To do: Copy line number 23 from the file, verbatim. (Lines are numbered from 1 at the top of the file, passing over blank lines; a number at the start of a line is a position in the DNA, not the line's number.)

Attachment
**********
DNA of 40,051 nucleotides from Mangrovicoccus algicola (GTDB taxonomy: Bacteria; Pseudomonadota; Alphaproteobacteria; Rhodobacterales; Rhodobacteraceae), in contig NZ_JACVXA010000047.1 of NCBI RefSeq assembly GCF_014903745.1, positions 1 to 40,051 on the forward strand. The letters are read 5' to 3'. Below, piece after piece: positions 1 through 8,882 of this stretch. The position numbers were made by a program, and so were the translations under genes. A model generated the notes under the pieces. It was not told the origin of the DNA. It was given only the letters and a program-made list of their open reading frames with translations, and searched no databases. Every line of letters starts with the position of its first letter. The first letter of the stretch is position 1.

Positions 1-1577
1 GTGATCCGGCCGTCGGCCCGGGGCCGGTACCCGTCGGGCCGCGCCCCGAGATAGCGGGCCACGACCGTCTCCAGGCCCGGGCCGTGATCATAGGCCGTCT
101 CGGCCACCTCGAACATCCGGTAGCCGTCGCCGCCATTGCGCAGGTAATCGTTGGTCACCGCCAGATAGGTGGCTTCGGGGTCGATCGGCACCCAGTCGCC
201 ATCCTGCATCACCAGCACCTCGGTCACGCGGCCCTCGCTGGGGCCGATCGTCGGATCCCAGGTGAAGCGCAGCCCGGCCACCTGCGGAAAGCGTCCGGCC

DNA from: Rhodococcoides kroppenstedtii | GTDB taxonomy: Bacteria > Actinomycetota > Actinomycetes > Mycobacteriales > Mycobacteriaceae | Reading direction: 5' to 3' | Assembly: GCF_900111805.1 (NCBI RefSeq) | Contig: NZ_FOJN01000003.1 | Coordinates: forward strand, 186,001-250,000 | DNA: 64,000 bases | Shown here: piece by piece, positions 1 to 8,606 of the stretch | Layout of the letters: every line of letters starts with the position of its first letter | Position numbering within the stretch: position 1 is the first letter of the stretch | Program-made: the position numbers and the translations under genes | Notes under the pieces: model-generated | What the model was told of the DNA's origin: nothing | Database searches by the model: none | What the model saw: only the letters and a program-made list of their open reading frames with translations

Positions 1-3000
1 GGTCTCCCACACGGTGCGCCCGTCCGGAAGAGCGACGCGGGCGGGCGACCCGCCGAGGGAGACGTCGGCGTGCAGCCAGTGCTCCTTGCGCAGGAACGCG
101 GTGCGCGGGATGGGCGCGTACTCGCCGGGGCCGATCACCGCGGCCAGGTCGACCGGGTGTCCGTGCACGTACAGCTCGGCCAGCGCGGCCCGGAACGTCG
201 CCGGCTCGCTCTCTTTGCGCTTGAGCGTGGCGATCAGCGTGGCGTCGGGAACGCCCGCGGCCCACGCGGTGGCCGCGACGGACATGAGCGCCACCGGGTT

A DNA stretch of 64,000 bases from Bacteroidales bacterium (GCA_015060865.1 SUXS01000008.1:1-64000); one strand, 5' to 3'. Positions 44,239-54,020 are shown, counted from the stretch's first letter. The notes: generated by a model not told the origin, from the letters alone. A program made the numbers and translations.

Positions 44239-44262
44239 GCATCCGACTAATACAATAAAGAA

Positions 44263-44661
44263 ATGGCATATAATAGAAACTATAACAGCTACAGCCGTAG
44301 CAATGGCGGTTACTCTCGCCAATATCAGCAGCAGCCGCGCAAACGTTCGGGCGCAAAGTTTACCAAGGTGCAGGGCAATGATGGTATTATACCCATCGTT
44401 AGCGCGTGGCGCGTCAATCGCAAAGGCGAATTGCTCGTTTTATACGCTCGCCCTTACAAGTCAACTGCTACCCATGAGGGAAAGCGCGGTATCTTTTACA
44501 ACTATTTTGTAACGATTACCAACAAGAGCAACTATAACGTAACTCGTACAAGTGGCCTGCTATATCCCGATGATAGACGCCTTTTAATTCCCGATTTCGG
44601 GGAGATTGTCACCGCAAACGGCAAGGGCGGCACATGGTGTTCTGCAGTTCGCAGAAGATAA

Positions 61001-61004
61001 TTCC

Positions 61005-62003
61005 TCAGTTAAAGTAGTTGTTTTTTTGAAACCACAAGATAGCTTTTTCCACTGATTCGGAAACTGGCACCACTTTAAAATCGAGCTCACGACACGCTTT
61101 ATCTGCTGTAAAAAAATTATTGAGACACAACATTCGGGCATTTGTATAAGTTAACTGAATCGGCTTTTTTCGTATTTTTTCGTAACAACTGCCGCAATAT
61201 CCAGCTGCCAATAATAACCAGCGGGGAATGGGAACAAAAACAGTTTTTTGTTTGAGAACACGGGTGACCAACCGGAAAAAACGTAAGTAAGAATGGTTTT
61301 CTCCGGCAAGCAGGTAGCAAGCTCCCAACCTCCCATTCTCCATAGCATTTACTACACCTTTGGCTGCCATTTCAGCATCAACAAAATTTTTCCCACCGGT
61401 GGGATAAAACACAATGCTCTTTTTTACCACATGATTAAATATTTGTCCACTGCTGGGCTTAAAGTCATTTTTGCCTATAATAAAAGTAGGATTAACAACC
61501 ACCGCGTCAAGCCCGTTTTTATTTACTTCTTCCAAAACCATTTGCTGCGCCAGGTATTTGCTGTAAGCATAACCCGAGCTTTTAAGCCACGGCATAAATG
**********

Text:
61005 TCAGTTAAAGTAGTTGTTTTTTTGAAACCACAAGATAGCTTTTTCCACTGATTCGGAAACTGGCACCACTTTAAAATCGAGCTCACGACACGCTTT